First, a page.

He Who Damns A Lie Will Have To Answer To Me

A Prose Poem by Phil Rockstroh


Lies take on a life of their own. They take wing... can soar, dive and
hover, can mate in air like dragon flies, and, like those flying-fuck
insects, they will devour their mate. Then: Eggs are laid, gestates
occurs, and a new generation of lies swarms forth into the delusional air.
This is all well and good, but, after a while, an earnest liar expects
more of himself and of his lies.

I know this, because I am a lie. Saying this is the closest I can come to
not telling one. I have experimented with the truth from time to time: It
did not take: I did not get hired, laid, nor was I even remotely liked,
much less even mildly tolerated by others for the effort. The phone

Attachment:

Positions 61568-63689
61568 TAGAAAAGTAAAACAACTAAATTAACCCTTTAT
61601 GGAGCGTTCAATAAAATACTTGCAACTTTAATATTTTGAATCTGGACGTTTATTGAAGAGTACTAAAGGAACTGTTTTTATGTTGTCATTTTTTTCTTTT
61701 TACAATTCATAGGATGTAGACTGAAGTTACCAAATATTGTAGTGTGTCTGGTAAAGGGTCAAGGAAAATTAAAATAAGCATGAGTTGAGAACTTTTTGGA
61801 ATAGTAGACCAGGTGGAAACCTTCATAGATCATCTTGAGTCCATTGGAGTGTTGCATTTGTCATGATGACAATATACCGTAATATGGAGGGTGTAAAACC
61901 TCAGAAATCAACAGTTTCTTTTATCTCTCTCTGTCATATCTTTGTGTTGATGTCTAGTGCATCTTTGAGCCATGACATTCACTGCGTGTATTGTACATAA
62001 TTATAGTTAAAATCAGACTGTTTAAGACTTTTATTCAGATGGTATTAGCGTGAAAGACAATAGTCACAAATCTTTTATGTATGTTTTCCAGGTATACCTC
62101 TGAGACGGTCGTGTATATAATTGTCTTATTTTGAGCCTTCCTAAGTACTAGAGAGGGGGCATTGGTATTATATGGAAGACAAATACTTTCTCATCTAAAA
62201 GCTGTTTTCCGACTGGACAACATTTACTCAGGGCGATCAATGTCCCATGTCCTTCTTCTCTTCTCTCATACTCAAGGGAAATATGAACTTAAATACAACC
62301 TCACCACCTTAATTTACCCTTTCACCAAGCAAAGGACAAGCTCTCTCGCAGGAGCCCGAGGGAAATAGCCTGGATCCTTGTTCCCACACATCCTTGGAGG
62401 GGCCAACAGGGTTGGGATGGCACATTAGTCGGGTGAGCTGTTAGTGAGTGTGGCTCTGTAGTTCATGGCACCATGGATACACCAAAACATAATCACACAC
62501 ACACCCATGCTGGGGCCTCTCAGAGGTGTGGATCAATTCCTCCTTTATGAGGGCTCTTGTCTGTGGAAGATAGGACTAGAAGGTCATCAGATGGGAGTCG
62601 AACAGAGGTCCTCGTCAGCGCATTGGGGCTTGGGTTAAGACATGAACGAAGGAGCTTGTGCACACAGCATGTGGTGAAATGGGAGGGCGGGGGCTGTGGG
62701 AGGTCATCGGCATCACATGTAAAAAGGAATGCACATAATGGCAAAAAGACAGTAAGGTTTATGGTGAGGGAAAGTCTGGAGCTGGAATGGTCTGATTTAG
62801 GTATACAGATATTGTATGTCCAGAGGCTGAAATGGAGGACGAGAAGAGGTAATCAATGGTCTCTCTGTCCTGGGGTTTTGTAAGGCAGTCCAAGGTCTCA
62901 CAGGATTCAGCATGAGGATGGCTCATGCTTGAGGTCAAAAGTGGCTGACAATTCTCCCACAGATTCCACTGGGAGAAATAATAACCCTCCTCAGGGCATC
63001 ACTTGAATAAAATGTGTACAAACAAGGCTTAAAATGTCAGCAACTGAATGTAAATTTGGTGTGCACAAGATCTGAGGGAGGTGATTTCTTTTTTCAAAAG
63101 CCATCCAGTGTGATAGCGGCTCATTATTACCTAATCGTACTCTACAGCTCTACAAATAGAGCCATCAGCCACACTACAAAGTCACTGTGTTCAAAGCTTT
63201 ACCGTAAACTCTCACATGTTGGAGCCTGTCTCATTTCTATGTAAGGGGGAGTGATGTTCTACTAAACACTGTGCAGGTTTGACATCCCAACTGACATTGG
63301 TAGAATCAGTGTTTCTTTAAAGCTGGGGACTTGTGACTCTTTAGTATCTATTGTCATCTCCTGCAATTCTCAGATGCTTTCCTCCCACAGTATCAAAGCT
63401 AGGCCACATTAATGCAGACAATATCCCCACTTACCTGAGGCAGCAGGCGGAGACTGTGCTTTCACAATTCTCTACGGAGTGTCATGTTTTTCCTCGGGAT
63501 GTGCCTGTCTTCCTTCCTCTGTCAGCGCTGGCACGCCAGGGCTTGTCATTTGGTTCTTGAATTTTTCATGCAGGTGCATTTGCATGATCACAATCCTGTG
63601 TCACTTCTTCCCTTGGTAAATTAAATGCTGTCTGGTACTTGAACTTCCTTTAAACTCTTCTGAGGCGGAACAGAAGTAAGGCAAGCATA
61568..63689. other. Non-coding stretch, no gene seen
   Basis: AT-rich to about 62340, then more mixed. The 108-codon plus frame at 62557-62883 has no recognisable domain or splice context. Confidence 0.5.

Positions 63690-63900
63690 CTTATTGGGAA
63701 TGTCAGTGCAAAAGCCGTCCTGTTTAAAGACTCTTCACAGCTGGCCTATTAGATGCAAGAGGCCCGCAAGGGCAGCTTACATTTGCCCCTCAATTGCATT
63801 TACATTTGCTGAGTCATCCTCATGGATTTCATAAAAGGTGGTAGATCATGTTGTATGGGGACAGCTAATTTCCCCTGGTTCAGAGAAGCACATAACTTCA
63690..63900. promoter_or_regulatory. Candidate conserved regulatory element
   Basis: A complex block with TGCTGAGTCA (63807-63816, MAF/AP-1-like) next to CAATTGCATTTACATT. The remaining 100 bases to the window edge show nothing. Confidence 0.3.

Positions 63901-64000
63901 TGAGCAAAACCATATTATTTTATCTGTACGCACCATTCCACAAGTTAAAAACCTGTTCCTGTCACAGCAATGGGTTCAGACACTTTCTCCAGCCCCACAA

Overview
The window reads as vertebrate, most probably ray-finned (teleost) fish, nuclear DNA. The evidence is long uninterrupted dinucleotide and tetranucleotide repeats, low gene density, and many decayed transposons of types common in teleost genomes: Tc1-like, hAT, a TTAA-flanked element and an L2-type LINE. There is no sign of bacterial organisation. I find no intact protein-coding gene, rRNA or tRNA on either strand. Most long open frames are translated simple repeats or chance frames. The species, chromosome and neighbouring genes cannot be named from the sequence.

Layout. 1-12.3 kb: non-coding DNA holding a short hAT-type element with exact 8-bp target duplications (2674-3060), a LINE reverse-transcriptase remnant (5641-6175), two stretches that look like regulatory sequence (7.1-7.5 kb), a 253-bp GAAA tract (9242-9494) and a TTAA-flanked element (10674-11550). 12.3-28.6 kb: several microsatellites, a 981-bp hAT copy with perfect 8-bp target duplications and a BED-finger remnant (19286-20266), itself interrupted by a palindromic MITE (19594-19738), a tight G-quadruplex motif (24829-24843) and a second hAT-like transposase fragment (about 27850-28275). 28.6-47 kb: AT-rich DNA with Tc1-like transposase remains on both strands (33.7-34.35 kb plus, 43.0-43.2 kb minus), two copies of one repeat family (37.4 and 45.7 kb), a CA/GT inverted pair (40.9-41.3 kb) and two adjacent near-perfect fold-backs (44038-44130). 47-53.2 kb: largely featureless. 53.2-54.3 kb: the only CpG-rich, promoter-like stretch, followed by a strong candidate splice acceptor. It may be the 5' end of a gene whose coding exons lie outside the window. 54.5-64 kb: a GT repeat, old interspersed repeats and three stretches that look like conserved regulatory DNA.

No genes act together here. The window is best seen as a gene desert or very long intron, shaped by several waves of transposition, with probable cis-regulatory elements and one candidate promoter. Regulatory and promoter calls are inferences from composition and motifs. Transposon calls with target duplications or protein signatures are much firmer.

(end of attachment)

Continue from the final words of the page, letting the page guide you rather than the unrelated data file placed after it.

stopped ringing, folks quit dropping by, I got lousy service in
restaurants, grocery store cashiers bruised my produce, my landlord
refused to renew my lease, and my family cut me from the will. I've
learned my lesson: I'll never pull that stunt again. I do, after all, have
some sense of shame.

I have learned truth can be an ugly thing: Repulsive as a hunchback bell
ringer; unsightly as hairs that sprout from inappropriate areas of the
anatomy; repellent as the stench of a dead rat decomposing between the
walls.... This stench can lead to where the bodies are buried -- but the
exhumation is anything but pleasant. Do we have any volunteers to dig up
those truths we buried years ago? No, then let's not disturb their rest;